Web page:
Reconnaissance visits lead to a better understanding of crane sites in Rwanda

The second phase of our crane and wetland conservation project in Rwanda started during the last week of October. During the first phase (2012 – 2014), our focus was solely on Rugezi Marsh, a key site for Grey Crowned Cranes located in the northern region of the country. Under the second phase of the project, to be implemented over the next two years, our geographical focus will be broader. We will cover Akanyaru and Nyabarongo, two wetland systems known to support crane populations. As part of the launch of the second phase, reconnaissance visits to all the three wetland sites were undertaken.

Visits to Akanyaru and Nyabarongo enabled us to get an overview of current land use, biophysical attributes, threats and overall extent of the wetlands. We spent time at Rugezi Marsh brainstorming on ways to ensure that our expanded community livelihood interventions are linked to a tangible wetland conservation impacts. A trip to Akagera National Park was also organised to view a site where rehabilitated cranes are released into the wild. Three crane breeding pairs were observed at Akanyaru and Rugezi. Given that cranes have generally declined in Rwanda since the 1980s, the presence of pairs and flocks at sites located within Akagera National Park and rural landscapes adjacent the park was encouraging.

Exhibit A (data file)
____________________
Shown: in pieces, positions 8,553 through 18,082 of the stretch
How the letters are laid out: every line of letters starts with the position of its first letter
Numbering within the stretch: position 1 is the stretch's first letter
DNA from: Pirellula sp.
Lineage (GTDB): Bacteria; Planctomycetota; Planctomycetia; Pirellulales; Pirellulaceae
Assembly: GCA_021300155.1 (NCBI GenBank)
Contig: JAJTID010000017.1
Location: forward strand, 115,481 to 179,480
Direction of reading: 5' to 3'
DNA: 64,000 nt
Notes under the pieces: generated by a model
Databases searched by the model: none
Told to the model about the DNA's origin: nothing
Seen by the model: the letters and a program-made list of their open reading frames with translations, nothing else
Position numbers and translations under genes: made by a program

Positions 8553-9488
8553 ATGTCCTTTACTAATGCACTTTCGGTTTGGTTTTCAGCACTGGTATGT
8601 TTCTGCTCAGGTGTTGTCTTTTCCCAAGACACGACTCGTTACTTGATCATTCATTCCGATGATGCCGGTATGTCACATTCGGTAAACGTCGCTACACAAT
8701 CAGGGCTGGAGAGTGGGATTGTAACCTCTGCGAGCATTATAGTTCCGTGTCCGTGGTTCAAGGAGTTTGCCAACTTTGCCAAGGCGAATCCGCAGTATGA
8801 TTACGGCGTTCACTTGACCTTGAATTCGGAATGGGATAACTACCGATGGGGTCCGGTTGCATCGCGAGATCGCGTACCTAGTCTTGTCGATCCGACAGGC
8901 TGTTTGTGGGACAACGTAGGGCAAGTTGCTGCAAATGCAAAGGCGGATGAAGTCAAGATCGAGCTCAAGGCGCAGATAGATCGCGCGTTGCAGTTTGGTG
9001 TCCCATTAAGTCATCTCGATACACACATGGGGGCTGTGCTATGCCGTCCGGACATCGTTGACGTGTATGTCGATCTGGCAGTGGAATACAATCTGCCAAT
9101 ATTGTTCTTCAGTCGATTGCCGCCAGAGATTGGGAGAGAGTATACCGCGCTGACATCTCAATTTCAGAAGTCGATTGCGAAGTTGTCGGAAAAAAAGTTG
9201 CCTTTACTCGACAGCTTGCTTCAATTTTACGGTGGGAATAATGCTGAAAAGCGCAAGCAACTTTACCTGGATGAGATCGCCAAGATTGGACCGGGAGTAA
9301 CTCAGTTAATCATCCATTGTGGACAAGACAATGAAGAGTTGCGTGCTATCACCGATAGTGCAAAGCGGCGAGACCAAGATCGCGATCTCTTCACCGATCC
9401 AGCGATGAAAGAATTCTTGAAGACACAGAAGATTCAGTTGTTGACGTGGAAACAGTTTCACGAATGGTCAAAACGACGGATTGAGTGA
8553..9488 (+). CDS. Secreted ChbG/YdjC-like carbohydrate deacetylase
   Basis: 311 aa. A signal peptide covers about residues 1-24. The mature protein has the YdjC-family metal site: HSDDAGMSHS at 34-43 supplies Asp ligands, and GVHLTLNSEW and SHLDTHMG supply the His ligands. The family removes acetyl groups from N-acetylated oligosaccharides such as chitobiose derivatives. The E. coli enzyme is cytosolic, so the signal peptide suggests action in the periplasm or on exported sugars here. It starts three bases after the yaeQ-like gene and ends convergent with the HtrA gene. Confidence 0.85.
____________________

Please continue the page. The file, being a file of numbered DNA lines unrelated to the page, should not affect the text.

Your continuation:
A section of Akanyaru Wetland

A section of Akanyaru Wetland

Crane pair sharing food, Akagera National Park

Crane pair sharing food, Akagera National Park

These reconnaissance visits helped us identify challenges that may hinder conservation success as well as opportunities for enhancing our conservation impacts at each site. Notable among the challenges is high community dependence on wetland-based livelihoods. We noted that despite the high utilisation pressure on the target wetlands, there are opportunities to use innovative methods (legislative and community-based) to secure unconverted wetland sections, facilitate recovery of degraded patches and curb further encroachment. A more detailed assessment of the wetlands (Akanyaru and Nyabarongo) and comprehensive survey of cranes will be undertaken over the next three months.

The Project Coordinator, Dr Olivier Nsengimana, discussing beekeeping projects with community members

The Project Coordinator, Dr Olivier Nsengimana, discussing beekeeping projects with community members at Rugezi Marsh

Crane pair observed at Rugezi Marsh

Crane pair observed at Rugezi Marsh

Our project is funded by the MacArthur Foundation and is being implemented in partnership with the Kitabi College of Conservation and Environmental Management (KCCEM).

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